Definition from Wiktionary, the free dictionary
Jump to navigation Jump to search
See also: Carl


Etymology 1[edit]

From Middle English carl, from Old English carl, a borrowing from Old Norse karl (man, husband), from Proto-Germanic *karilaz. Doublet of churl.



carl (plural carls)

  1. A rude, rustic man; a churl.
    • 1974, Guy Davenport, Tatlin!:
      In Lent noblemen and carls alike had got into the traces and pulled the carts of stone themselves.
  2. (Scotland, obsolete) A stingy person; a niggard.

Etymology 2[edit]

Origin uncertain.

Alternative forms[edit]


carl (third-person singular simple present carls, present participle carling, simple past and past participle carled)

  1. (obsolete, intransitive) To snarl; to talk grumpily or gruffly.
    • 1624, Democritus Junior [pseudonym; Robert Burton], The Anatomy of Melancholy: [], 2nd edition, Oxford, Oxfordshire: Printed by John Lichfield and James Short, for Henry Cripps, OCLC 54573970:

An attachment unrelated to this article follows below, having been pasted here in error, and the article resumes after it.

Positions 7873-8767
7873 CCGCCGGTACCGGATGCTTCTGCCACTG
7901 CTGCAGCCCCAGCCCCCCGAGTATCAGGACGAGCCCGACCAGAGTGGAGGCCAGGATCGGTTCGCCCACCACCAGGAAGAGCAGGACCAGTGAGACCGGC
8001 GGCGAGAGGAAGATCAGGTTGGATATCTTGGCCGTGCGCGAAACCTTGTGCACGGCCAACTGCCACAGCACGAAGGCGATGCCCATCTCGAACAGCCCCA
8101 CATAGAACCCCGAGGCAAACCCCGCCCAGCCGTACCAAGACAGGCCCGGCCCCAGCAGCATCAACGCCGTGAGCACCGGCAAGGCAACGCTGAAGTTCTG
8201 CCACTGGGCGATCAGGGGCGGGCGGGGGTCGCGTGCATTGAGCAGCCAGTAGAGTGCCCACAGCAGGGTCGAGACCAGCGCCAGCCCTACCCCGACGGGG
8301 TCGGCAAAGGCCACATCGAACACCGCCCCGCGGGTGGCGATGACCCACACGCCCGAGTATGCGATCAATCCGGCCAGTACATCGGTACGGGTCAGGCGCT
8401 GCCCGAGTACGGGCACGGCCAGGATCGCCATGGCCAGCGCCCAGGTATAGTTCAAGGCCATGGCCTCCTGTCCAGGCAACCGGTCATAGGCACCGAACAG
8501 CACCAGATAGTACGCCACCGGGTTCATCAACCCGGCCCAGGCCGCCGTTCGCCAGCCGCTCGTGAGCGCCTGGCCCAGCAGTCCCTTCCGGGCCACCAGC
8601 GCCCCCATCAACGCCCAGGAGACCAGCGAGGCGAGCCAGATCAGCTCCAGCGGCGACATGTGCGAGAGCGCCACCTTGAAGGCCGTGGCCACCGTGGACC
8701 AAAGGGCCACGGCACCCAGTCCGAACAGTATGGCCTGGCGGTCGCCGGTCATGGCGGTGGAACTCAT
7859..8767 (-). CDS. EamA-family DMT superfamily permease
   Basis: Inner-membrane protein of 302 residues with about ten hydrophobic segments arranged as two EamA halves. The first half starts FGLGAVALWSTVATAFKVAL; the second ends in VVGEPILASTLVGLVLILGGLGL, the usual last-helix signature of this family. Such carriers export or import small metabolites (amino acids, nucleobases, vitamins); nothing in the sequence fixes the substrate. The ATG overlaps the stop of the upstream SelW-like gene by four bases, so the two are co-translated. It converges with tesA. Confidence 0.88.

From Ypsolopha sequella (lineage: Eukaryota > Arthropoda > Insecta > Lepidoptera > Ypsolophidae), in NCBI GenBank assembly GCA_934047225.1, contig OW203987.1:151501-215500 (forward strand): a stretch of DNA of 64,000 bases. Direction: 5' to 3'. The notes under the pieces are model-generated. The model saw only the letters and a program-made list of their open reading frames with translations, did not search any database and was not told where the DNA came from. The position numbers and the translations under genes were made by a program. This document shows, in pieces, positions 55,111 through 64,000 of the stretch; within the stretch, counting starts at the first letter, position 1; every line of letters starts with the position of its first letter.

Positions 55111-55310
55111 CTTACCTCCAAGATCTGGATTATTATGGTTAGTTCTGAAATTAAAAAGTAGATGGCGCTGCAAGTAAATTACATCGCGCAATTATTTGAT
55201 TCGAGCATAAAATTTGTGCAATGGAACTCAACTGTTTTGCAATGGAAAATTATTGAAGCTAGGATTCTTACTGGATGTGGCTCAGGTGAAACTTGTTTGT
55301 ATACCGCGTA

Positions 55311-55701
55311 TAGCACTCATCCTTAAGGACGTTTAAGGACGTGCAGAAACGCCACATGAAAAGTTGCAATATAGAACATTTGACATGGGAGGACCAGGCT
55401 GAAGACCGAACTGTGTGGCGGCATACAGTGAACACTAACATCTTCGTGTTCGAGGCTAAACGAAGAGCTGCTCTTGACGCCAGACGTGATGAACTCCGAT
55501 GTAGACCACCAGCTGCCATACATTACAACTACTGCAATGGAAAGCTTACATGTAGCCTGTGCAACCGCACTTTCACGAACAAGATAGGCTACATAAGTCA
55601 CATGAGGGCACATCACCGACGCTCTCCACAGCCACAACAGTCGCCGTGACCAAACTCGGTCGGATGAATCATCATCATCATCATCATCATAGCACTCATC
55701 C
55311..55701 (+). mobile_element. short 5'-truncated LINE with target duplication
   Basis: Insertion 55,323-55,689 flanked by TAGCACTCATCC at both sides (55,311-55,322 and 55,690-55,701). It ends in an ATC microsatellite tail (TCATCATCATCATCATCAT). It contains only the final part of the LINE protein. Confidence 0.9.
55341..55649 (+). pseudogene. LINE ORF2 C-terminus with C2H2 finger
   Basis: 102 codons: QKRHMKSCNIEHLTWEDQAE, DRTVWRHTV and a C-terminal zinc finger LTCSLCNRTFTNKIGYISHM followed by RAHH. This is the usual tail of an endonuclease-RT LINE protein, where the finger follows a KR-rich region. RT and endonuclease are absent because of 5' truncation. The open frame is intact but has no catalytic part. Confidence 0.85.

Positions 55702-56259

, New York 2001, p.210:
      [] full of ache, sorrow, and grief, children again, dizzards, they carle many times as they sit, and talk to themselves, they are angry, waspish, displeased with everything []


Old English[edit]


From Old Norse karl (Swedish karl (man)), from Proto-Germanic *karlaz (man, male). Cognate with Old High German karl, karal and related to Old English ċeorl.



carl m

  1. a freeman, a man of middle rank or social class (in Norse and Anglo-Saxon society)
  2. (by extension) a man
  3. (by extension, in compounds) a male
    carlcatthe-cat, a male cat
    carlfugola male bird, cock